The clamps do work well, that tiny gap is easily filled with a MIG or with gas welding. But if you want it closer, simply make the "patch" or what ever you are welding in. Clean up the edges good and put it where it goes, scribe the edge with a very pointy/sharp scribe so you get the line VERY CLOSE to the edge of your patch that you are welding in. Trim the metal away with off set tin snips until you are right on that line. Then fine tune the line with a file until your patch fits perfectly in the hole. Tack it in nicely then finish welding it.

Brian
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  #6296 (permalink)  
Old 12-28-2013, 04:11 PM
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How much is too much ,,or is too much just enough,
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  #6297 (permalink)  
Old 12-28-2013, 04:21 PM
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How much is too much ,,or is too much just enough,
Wow, Could it be that just enough is too much?
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  #6298 (permalink)  
Old 12-28-2013, 04:41 PM
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The top blower was bought for a I6 chevy it only produces around 3.5 lbs of boost it will bolt to a holley or edelbrock intake or turn over the spacer and it bolts to a 2bbl chevy 6 intake ,would look good on the side of a 292..Hmmm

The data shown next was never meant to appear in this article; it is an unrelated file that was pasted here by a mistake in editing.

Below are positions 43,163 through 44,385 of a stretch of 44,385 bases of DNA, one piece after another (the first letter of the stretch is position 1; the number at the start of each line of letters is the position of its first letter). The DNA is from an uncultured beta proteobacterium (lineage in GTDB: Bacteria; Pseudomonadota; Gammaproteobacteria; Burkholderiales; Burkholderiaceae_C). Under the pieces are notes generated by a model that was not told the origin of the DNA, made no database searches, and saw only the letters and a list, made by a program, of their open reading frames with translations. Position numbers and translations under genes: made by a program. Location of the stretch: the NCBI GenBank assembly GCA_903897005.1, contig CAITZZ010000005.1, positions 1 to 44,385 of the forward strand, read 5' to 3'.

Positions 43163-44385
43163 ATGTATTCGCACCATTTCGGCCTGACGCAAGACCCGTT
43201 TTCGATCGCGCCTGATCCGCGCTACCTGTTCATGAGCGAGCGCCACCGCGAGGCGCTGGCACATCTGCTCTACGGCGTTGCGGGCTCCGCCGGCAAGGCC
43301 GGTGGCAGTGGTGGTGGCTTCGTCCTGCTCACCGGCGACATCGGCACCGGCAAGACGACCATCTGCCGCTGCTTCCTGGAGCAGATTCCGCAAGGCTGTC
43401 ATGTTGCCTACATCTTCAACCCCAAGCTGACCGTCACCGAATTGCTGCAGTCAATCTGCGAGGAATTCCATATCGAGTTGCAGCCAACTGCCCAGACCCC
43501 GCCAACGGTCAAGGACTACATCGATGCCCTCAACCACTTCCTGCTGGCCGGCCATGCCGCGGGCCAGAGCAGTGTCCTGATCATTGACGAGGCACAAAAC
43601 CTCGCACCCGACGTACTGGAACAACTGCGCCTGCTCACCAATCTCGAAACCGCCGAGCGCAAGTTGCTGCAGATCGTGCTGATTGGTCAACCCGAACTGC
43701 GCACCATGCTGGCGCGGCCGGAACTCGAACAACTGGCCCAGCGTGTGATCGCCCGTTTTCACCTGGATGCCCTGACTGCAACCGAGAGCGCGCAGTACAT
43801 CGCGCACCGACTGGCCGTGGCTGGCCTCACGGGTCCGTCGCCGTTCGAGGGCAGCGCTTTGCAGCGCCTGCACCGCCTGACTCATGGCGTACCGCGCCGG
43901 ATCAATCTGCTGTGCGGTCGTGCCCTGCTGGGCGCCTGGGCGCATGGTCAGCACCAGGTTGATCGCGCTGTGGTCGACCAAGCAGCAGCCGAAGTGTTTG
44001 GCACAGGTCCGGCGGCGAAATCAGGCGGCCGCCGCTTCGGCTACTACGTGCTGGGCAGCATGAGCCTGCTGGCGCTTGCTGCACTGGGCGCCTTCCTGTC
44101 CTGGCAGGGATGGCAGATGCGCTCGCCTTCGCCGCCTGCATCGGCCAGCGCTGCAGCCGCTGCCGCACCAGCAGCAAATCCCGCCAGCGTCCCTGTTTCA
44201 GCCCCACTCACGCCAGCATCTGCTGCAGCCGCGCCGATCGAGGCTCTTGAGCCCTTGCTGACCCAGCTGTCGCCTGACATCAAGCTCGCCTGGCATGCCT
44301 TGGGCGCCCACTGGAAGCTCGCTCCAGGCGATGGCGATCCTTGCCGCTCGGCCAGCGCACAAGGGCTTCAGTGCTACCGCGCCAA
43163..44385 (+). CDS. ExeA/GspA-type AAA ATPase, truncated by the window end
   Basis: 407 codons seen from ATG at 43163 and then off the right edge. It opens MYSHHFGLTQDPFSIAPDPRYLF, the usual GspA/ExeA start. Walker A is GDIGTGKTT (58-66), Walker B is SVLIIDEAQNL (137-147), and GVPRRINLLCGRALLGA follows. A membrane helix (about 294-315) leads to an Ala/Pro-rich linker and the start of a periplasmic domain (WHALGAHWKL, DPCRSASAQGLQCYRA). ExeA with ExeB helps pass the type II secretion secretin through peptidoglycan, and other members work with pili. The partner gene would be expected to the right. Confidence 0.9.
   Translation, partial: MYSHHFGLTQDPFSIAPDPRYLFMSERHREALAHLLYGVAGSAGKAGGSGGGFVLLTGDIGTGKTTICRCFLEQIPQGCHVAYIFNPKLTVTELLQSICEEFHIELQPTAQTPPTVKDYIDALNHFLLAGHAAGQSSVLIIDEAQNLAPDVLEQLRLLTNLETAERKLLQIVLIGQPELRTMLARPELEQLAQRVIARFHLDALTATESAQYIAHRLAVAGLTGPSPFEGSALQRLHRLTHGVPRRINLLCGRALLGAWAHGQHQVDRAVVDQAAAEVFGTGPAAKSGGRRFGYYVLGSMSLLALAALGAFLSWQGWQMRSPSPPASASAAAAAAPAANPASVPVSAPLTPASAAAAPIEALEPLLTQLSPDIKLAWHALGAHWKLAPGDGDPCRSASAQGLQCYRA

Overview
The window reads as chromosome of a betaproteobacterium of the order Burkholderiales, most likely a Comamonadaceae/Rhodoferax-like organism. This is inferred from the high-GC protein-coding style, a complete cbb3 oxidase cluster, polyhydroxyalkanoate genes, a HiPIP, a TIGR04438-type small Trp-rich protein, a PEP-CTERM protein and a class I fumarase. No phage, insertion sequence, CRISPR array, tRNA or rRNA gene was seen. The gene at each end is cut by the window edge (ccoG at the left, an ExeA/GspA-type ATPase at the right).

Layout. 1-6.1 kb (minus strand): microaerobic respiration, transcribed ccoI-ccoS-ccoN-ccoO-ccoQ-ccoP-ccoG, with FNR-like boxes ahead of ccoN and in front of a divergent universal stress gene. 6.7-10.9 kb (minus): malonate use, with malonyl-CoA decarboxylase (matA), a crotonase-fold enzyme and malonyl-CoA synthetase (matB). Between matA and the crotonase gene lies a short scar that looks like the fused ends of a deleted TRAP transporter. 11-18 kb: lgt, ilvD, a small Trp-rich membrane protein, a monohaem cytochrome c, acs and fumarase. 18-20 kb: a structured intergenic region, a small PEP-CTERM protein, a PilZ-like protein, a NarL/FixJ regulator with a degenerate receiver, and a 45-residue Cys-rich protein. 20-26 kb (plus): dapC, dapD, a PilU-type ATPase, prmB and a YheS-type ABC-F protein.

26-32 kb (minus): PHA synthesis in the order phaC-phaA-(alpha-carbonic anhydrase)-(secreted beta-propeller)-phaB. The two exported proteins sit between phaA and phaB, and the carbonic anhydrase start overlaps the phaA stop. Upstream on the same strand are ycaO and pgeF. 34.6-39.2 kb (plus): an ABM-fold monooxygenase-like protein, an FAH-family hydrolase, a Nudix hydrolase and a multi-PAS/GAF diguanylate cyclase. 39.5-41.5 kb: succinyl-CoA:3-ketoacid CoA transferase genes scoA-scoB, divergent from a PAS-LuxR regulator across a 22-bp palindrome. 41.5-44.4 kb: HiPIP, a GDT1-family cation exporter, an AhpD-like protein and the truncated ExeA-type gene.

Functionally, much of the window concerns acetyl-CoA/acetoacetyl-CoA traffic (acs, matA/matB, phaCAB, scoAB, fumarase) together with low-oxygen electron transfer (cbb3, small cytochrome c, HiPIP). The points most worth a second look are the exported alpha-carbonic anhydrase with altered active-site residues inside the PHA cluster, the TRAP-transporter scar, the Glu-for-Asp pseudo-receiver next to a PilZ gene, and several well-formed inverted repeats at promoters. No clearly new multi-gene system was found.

I have another 50 chevy pu.
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  #6299 (permalink)  
Old 12-28-2013, 04:45 PM
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Quote:
Originally Posted by 496CHEVY3100 View Post
The top blower was bought for a I6 chevy it only produces around 3.5 lbs of boost it will bolt to a holley or edelbrock intake or turn over the spacer and it bolts to a 2bbl chevy 6 intake ,would look good on the side of a 292..Hmmm
I have another 50 chevy pu.
That would indeed be cool and probably very "drivable". An old 292 already has a good deal of torque.

John
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  #6300 (permalink)  
Old 12-28-2013, 05:01 PM
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I have been thinking about it all day,i have the FRESH Original engine ,Babbitt rods so I would be afraid of that , but if I run across a 292 reasonable and a 5 speed I probably will go that route and leave the straight axle and just ad power sterring. still in the planning stages.